I find working mums are generally more accepting of the need for outsourcing these things. Stay at home mums often tell me they feel bad for not being able to be on top of everything as they’re at home each day. Forget it- being a stay at home mum doesn’t mean you have any more time. Organising a household and looking after children is intense! Don’t feel you need to justify things, if you need help and it is affordable or available, get it!
• Social support
Sharing your stress and problems can be a really good way to not just calm down, but also to get some good advice on tackling challenges in life. Talking things over and learning that others have found themselves in similar situations can help you to feel less alone. If social support comes with a cup of tea or a glass of wine at the end of a hard day- all the better! Research has found that those with strong social networks are less likely to experience depression and anxiety, and it doesn’t have to be face to face contact- online support groups can also be useful in managing all the challenges that come with work and motherhood.
• Forget being perfect
None of us are perfect, and when we don’t accept ourselves as we are, we miss out on celebrating all the wonderful things we do for ourselves and our families because we’re always focused on how we could be better. And don’t compare yourself to others – yes there are other mums who seem to have it all or seem to be able to do things far easier than we can – but it doesn’t mean they also don’t struggle from time to time or lead ‘perfect’ lives. Focus on being the best ‘you’ that you can be, and work out what you want to achieve or become more organised with. But accept that especially while your children are young, you may not be able to have and do it all, and that’s okay. Embrace the chaos and don’t let the enjoyable moments pass you by.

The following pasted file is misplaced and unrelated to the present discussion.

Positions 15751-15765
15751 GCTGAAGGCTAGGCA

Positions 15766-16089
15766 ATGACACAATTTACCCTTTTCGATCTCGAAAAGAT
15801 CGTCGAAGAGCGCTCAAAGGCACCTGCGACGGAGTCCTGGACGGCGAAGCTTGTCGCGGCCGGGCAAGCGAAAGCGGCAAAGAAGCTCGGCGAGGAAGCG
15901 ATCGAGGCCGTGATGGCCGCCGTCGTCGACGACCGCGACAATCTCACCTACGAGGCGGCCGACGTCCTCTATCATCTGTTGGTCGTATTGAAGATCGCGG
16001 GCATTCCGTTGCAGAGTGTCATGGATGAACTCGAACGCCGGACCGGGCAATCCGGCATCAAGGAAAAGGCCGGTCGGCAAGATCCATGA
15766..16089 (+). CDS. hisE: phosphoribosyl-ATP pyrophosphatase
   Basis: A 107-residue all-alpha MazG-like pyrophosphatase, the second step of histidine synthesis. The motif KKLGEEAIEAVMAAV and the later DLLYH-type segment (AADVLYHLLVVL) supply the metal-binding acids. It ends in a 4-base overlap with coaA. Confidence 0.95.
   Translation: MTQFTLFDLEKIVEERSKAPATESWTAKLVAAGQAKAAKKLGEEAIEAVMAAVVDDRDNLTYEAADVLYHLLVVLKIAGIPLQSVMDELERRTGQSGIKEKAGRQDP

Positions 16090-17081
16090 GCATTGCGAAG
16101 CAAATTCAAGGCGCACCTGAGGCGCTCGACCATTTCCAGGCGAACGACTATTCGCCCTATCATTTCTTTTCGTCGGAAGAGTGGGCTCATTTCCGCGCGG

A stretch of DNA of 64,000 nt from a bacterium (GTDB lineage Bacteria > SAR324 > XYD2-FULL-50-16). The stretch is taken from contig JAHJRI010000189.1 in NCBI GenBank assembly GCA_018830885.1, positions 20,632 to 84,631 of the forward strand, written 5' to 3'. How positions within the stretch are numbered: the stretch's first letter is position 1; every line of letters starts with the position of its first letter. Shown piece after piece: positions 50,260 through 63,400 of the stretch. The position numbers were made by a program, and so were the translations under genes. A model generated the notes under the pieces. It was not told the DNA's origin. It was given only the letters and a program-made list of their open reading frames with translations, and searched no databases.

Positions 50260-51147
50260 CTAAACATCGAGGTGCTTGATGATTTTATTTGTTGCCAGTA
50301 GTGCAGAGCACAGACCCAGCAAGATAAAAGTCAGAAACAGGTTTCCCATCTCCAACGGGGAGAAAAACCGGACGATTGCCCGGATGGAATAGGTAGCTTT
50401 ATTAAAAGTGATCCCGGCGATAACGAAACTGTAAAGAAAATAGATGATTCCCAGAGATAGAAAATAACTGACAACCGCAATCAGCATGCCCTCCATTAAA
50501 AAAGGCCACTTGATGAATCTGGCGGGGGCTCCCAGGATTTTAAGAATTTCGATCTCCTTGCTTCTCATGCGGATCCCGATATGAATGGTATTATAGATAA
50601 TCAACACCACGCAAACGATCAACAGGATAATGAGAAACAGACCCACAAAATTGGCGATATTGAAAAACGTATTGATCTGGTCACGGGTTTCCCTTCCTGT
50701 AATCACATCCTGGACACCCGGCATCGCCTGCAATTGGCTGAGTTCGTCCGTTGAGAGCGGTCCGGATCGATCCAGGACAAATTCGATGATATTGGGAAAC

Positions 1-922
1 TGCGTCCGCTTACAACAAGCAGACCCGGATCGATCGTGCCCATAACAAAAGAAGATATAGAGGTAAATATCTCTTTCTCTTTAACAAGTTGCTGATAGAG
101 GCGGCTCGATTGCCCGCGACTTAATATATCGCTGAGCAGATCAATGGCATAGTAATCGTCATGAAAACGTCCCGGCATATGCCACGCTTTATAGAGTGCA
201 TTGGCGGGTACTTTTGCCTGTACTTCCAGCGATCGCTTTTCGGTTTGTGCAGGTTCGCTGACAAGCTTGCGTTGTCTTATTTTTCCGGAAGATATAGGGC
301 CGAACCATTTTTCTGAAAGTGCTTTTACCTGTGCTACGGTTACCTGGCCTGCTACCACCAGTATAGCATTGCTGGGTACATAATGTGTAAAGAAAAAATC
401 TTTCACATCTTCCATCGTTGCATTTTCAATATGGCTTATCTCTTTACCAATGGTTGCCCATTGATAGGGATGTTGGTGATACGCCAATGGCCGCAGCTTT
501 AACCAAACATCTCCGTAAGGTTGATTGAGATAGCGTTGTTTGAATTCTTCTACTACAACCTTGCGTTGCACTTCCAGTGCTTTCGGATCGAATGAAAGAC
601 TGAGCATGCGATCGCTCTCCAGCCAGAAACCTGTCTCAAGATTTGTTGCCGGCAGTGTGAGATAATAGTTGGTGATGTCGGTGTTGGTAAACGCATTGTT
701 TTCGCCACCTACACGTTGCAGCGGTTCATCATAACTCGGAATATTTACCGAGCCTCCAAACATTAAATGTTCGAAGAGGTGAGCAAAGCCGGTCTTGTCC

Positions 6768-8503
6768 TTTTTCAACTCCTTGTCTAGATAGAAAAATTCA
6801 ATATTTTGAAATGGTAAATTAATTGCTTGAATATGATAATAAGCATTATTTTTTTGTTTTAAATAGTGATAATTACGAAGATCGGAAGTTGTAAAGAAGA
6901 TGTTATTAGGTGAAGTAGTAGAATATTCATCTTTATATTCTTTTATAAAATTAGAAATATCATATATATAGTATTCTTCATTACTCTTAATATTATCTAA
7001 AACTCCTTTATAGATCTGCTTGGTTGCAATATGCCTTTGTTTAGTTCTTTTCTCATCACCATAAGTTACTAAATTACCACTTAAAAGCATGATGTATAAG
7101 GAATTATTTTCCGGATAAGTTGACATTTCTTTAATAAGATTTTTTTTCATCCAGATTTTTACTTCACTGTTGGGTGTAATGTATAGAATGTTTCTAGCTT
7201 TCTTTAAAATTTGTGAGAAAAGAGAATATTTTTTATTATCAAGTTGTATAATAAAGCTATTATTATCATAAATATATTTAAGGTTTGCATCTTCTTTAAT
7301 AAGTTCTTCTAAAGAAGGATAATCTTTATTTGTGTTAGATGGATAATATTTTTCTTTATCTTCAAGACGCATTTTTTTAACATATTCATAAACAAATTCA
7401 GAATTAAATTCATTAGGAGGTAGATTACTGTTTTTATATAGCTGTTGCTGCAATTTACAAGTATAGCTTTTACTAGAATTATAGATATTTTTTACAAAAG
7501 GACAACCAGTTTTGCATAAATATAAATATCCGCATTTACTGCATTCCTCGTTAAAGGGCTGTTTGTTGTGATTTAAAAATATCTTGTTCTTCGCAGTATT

Sometimes the hardest thing about coping with stress and anxiety is recognising the feelings that go along with them! All of us get stressed from time to time, and many people accept it as an inevitable part of life and just struggle through. But sometimes the stress and anxiety get to the point of being overwhelming, and are often accompanied by physical symptoms such as rapid breathing, quickened heart rate, digestive problems and difficulty keeping attention, plus more emotional symptoms such as constant worries, sleeplessness and low mood.
If you are at the point of feeling overwhelmed regularly, it doesn’t have to feel that way. Talking to your GP is a good first step. They can refer you to local services or a psychologist that can help you with these feelings and get you feeling like yourself again. Successfully managing anxiety and stress is a skill that is easily learned and for those who are naturally more anxious, it’s a skill that can come in handy for the rest of your life!
For more info on help for stress and anxiety head to Beyond Blue.
A x x x x
What triggers feeling stressed or anxious for you?
How do you cope with these feelings?
* Cover image via Pinterest0